25 February 2018
As a film, Black Panther is not that great. It’s a decent superhero movie that fits snuggly within the Marvel Cinematic Universe, both in terms of lore and quality. It doesn’t hit the heights of last year’s Spider-Man: Homecoming but doesn’t exactly sink as far as Thor: The Dark World. Black Panther is just another entertaining superhero movie from a studio that knows how to make them. So what’s the problem?
I don’t usually get hung up on other people’s opinions when it comes to entertainment. You’re allowed to praise what you think is praiseworthy and more often than not, art is subjective. However, when it comes to this film in particular, I have the feeling that it’s being praised for the wrong reasons, reasons that are external to the movie’s actual merit.
In the weeks leading up to its release, Black Panther wasn’t so much a superhero movie as it was a cultural event. The film was hyped with an unbridled sense of enthusiasm that would usually be reserved for Avengers films. Expectations continued to climb as reviews came out and nothing but good things were said. The first bad review on Rotten Tomatoes was immediately jumped on and made fun of.
For a brief moment, Black Panther seemed like it was going to live up to the hype. For many people it did. To me, it was an average Marvel effort that suffered heavily from a generic plot and a cast of characters that never quite gelled together. Perhaps the biggest let-down was its wasted potential.
As far as comic books go, Black Panther is one of the more awesome concepts to come out of the superhero world. He is essentially a crimefighter and world leader all rolled into one character, able to change society in both a heroic and political sense. The fact that T’Challa is the king of a nation gives him by far the most power and therefore responsibility of all the cinematic heroes we’ve seen.
This aspect of the character is barely explored in the film. One of the first things T’Challa does after being crowned king is go to Korea for a mission, which takes up a good chunk of the movie.
Even when the film does spend time in Wakanda, we never get a good look at the kingdom T’Challa is fighting so desperately to protect. We’re never given a reason to care for it, and when Killmonger shows up, he tritely sets his sights on the entire world.
The hero’s home is ultimately just another background to many interior sets and a few repeated outdoor locales. Seeing as place is such an important aspect of this character, the lack of connection to Wakanda is especially disappointing. Even Sakaar, the dumpster planet from Thor: Ragnarok, felt like it had more personality.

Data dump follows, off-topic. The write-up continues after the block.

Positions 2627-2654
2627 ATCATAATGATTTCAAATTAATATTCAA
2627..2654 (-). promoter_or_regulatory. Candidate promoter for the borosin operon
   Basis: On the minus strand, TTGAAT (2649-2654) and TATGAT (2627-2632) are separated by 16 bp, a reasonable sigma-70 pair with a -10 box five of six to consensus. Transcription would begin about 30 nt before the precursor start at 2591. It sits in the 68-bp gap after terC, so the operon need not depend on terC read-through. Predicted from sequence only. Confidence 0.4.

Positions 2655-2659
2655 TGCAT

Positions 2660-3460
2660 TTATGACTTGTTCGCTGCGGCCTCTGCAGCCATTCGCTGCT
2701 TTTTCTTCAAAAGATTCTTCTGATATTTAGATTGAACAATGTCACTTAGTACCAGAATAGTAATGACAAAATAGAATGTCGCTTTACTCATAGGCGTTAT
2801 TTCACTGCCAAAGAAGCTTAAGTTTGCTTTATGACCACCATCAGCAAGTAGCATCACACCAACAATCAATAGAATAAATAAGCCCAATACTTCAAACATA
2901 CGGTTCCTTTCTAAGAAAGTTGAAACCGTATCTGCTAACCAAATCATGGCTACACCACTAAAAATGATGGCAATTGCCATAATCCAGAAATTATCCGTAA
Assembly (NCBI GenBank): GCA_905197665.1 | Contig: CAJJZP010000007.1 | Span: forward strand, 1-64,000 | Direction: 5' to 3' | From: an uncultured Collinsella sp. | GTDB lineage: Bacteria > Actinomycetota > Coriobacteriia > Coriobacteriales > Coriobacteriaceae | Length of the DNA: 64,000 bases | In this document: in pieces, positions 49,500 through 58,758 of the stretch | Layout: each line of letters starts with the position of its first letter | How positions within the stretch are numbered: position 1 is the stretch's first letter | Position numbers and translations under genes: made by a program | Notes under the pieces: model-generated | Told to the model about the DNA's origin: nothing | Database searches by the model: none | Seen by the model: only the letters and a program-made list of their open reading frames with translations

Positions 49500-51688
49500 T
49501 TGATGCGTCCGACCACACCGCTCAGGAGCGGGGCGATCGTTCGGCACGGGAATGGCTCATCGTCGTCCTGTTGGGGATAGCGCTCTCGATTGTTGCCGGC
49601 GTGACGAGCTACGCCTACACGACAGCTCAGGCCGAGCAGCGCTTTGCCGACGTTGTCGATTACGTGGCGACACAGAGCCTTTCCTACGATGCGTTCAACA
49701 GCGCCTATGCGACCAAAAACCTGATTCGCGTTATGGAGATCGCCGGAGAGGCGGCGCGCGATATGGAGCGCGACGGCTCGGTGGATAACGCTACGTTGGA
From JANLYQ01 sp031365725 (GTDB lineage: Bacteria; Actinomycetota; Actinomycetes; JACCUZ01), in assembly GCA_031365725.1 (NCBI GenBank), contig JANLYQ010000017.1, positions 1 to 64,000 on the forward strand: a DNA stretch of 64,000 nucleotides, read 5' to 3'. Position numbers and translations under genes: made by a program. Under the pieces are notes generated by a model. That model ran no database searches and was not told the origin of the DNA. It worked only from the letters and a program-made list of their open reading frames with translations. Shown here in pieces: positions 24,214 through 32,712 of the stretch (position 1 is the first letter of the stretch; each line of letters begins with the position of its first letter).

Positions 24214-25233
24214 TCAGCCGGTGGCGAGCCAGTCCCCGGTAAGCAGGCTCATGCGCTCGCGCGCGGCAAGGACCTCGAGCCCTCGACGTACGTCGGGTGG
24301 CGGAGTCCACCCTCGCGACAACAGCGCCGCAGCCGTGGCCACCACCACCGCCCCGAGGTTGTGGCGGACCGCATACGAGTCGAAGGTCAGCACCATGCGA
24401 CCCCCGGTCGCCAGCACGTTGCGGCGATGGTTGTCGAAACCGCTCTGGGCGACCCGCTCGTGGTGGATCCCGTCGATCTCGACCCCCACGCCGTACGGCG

T’Challa himself never takes on the responsibility of king that had been set up in his Civil War origin. Throughout the film, he is always in conflict over the throne rather than the duties that come with it.
It is as if the first 10 minutes of Thor, him being coronated, were stretched out to fit the entire movie’s plot.
T’Challa begins the film fighting for the throne with his fists and ends the film fighting for the throne with his fists. A bit of character development would’ve gone a long way in showing how T’Challa eventually earnes his birthright.
On that note, the protagonist doesn’t have an arc—or flaws. His biggest failure was being defeated by the villain, but when he comes back, the audience isn’t clued in to any extra skill or wisdom that would allow him not to lose again. He didn’t learn the value of humility. He didn’t gain the courage to self-sacrifice. He won because the script said so.
Despite its boring hero, Black Panther does succeed in giving the Marvel Cinematic Universe one of its best villains. Killmonger is set up well and his motivations are relatable yet twisted enough to warrant the title of villain.
However, his ‘evil plan’ ultimately feels too foolish to be threatening. Killmonger effectively wants to arm black men and women all around the world with the means to take over. We’re not given any idea who he’s specifically sending weapons to, but we’re supposed to assume they’re disenfranchised enough to want to violently enslave all other races.
There are also more obvious issues with the film, like the lacklustre action, unfunny jokes, and dragging scenes.
The costumes and design are great but the CGI is incredibly dodgy. The soundtrack is one of Marvel’s best but is used in strange places and doesn’t fit the movie well.
Now that we’ve gotten that all out of the way, what about the ‘political’ aspect of the movie?
Despite Black Panther being Marvel’s most thematically ambitious film, the messages it tries to communicate feel awfully jumbled. It seems to call for the end of isolationism yet shows us a nation that has thrived for years off of its neutrality and withdrawal from world politics.
The villain is supposed to be the result of Wakanda’s isolationism, but in the wider context of the narrative, he’s actually the fault of one dumb decision. This also warps the film’s moral about foreign aid; it isn’t about helping others as much as it is about preventing an angry terrorist from invading your home—maybe there is a hint of reality in that.
The film doesn’t claim to have all the answers. Its questions are marred by lapses in internal logic. But this political and cultural climate has co-opted Black Panther to be a part of something it wasn’t made to be.
No, Marvel Studios won’t give 25% of its Black Panther profits to black communities just because they made a movie about and starring black people. They didn’t see this as a big political statement and neither should you. There are many other films made by and starring black people that deserve the cultural position that has for some reason been given to a fanciful superhero flick. This goes for the other side too, the people who are deconstructing the movie as some kind of middle finger to Western civilisation—shut up.
Black Panther is a decent movie, but we’ve made it an overrated one.